CWRU’s Black Law Student Association (BLSA) Mock Trial team was victorious in the Midwest Regional Rounds of the prestigious Constance Baker Motley Mock Trial Competition Feb. 3–5, which was held online.
After competing in five rounds of competition over three days, the CWRU team came in first out of 37 schools and earned the right to represent the Midwest Region March 3–7 at the 53rd annual National Mock Trial Competition, which also will be held online. The victorious team consisted of Shalanda Plowden (3L), Makela Hayford (2L), Sally Enoh (2L) and Nadia Haile (2L).
Hayford earned the award for best advocate among all competitors in the competition. Hayford also is president of the CWRU Chapter of the Black Law Students Association, which is celebrating its 50th anniversary this year.
The prestigious Mock Trial competition is named for Constance Baker Motley, the first Black woman appointed to the U.S. federal bench. This year’s competition problem was a civil case involving alleged negligent wrongful death against a self-driving car manufacturer. Rounds simulate a civil trial proceeding where each team offers opening statements, direct and cross examination of witnesses, and closing arguments. Advocates are evaluated on their overall courtroom presence, command of the Federal Rules of Evidence and Federal Rules of Civil Procedure, teamwork, and accuracy of objections.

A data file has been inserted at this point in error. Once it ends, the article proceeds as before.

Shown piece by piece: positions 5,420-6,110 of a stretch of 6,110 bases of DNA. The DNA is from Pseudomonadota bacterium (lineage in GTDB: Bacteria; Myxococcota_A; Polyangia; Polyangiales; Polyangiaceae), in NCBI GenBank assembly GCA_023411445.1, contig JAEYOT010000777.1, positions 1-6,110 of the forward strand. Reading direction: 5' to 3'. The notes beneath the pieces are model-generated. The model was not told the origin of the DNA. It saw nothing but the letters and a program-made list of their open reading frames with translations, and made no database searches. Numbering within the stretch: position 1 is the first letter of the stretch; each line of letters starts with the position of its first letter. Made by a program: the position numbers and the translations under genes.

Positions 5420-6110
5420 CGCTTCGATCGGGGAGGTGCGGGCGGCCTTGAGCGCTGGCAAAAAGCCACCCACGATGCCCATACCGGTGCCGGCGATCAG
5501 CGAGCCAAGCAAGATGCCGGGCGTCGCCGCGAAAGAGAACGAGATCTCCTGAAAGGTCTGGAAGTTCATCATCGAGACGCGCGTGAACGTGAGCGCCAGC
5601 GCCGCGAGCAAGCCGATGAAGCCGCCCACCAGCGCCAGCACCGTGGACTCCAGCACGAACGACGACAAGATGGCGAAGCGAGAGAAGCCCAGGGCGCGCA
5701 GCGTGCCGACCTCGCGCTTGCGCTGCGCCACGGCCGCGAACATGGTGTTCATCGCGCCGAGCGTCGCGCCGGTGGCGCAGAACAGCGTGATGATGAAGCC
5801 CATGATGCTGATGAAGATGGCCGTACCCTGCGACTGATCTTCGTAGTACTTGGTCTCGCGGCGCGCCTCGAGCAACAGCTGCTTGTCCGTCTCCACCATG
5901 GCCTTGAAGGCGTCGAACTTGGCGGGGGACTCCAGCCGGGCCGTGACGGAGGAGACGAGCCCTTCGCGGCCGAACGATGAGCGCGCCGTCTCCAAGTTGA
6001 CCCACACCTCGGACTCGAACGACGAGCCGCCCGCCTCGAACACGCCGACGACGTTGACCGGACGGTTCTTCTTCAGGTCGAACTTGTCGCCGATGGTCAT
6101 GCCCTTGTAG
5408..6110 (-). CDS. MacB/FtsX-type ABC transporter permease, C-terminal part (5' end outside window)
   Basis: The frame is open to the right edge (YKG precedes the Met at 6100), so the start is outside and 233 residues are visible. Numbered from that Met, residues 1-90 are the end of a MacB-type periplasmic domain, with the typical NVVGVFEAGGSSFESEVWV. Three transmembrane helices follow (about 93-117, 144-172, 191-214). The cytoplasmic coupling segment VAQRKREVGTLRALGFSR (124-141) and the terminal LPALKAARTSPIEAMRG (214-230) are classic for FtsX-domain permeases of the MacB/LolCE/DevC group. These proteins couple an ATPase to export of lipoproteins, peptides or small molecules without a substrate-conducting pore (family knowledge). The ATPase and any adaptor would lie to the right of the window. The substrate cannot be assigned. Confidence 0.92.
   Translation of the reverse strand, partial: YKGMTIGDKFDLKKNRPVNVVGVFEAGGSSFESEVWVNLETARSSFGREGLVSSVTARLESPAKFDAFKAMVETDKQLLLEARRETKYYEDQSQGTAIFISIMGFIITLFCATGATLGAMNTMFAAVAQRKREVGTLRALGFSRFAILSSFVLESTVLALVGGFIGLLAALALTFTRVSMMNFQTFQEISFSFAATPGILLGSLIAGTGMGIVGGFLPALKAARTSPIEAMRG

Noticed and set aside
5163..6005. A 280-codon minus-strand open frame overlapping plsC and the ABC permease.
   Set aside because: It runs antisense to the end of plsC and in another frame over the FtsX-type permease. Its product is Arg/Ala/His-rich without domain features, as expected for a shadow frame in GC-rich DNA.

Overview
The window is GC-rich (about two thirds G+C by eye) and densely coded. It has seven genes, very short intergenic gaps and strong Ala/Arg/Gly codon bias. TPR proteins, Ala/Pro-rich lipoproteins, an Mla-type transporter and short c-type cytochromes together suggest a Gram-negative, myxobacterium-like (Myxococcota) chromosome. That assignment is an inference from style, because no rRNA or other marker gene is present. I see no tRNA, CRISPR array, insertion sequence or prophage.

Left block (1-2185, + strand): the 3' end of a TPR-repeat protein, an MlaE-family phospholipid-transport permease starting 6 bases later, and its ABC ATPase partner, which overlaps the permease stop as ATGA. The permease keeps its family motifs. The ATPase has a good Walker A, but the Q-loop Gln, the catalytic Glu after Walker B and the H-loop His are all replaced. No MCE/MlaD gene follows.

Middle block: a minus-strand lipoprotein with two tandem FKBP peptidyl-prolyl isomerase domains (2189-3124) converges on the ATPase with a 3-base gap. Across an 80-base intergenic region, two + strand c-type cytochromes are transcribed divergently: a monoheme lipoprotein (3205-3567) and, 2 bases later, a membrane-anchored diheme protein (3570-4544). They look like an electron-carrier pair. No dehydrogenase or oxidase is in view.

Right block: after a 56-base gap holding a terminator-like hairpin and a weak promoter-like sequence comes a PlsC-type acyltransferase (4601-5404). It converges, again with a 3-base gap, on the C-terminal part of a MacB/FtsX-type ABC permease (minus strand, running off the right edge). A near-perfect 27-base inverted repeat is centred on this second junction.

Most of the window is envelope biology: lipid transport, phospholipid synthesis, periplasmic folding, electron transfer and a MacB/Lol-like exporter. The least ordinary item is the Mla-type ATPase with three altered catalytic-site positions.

“Congratulations to this year’s BLSA team on winning the regional Constance Baker Motley Mock Trial Competition, which continues a remarkable record of success by our BLSA teams in regional and national competitions,” Co-Dean Michael Scharf said. “We are extremely proud of our students and their dedicated coaches.”
This year’s team was coached by McClellon Cox, BLSA Mock Trial alum and current Ulmer & Berne associate, and Ike Ekeke, a fellow in the law school’s Milton A. Kramer Law Clinic. In 2019, Cox was on the CWRU team (coached by Ekeke) that took third place in the National BLSA Mock Trial Competition.